Quebec orders independent audit of casino-mafia allegations


Quebec’s gambling monopoly says it will fully cooperate with the provincial government’s plans to audit its casino operations for signs of improper dealings with local mafia figures.

On Monday, Quebec Finance Minister Eric Girard (pictured) announced plans to conduct an independent audit into allegations of money laundering and other dodgy dealings at the four land-based casinos operated by the province’s Loto-Quebec gambling monopoly.

The allegations were made last week in a series of print and broadcast media reports focusing on perks doled out to the likes of Stefano Sollecito, a reputed organized crime figure who somehow gambled millions at Casino de Montreal despite declaring an annual income of only around C$50k to tax authorities.

Loto-Quebec responded to those media reports by insisting that it “complies with all regulatory requirements” but the provincial government evidently felt enough heat that only a public display of curiosity would temper. In addition to money laundering, the audit will also examine the casino loyalty programs that offered luxury perks to controversial figures who were willing to gamble large sums.

Members of the political opposition want the government probe to launch a fully public inquiry into the matter so voters can judge for themselves what’s been going on. A public inquiry would have the ability to compel Loto-Quebec and casino execs to testify, a power that external auditors won’t enjoy.

Members of the Quebec Solidaire party want the province to suspend Loto-Quebec’s senior managers while the audit is conducted. The Parti Quebecois wants to involve the auditor general and to permit provincial legislators to directly question the individuals involved in this brouhaha.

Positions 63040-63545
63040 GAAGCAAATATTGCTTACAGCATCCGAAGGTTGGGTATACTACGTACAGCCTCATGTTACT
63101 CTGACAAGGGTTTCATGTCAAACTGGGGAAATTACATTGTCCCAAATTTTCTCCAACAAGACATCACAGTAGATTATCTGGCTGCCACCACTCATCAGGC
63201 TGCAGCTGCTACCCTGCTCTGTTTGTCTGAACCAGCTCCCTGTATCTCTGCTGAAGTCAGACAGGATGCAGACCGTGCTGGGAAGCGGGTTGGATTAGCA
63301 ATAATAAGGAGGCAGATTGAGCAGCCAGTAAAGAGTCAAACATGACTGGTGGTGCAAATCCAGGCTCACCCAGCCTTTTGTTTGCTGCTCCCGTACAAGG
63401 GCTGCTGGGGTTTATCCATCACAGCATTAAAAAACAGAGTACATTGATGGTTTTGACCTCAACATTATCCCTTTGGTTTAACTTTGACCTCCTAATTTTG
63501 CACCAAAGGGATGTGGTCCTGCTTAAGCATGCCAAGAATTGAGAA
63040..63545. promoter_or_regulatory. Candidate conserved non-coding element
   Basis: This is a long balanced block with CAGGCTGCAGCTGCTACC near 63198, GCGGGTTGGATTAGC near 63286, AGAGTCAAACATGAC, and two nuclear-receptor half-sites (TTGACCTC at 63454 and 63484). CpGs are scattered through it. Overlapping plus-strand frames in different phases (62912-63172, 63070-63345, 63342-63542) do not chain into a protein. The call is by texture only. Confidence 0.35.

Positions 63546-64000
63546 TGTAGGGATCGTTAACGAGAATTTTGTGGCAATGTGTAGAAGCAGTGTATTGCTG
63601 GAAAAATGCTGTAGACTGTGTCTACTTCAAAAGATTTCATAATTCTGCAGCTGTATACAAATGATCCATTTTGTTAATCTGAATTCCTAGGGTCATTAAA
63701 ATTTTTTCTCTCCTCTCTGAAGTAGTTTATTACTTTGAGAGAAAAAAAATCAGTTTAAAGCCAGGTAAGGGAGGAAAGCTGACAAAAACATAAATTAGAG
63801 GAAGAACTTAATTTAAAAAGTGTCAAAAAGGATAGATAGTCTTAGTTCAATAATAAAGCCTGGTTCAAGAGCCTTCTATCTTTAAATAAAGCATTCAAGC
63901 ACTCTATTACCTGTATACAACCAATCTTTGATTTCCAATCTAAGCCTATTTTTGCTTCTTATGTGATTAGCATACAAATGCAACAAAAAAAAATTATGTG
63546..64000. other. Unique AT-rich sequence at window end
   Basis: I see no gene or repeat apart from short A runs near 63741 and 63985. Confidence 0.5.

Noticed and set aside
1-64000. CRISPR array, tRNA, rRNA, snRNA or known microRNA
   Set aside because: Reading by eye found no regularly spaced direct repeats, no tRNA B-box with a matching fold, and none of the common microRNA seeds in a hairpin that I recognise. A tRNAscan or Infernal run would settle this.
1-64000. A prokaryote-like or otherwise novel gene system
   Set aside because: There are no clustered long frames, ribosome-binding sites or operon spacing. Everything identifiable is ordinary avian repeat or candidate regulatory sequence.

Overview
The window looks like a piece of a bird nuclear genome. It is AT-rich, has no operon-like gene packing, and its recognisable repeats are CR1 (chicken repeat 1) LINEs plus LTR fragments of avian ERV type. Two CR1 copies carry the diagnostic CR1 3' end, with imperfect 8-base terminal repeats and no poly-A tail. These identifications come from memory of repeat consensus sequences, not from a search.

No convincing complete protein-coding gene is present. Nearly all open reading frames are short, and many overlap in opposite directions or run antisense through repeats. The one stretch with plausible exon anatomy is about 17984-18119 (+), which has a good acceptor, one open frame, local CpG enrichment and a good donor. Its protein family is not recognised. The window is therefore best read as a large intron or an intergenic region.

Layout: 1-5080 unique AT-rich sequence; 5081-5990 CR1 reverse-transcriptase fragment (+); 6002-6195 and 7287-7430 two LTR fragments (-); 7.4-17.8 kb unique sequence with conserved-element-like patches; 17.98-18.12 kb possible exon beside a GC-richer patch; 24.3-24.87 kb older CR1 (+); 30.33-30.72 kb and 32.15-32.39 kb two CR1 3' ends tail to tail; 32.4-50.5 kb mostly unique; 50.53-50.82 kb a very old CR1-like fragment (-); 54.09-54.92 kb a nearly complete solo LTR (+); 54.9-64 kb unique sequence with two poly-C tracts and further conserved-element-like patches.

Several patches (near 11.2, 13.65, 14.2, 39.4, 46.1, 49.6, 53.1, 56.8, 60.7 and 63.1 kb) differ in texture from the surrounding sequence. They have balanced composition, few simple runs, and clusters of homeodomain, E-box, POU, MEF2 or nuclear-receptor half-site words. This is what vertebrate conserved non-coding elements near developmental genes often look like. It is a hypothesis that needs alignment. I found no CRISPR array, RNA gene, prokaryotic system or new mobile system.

Loto-Quebec issued a statement Monday welcoming the government’s audit announcement, insisting that it will “cooperate fully with the exercise.” Loto-Quebec chair Hélène Fortin added that the Crown corporation “will ensure that sustained efforts and best practices are maintained with regard to integrity in our establishments.”

Until recently, Canada’s provincial monopolies acted as both gambling operator and regulator, an inherently compromised duality that has led to some truly egregious lapses in judgment. Lest anyone forget, the whole raison-d’être of the monopolies is that they are the only ones who can be trusted to observe the rules. 

The rampant money laundering at British Columbia casinos over the past decade belatedly convinced that province to impose a truly independent gambling regulator early next year in the hopes of establishing some form of public trust in its gambling market. Pressure is steadily mounting on the rest of Canada’s gambling fiefdoms to follow suit.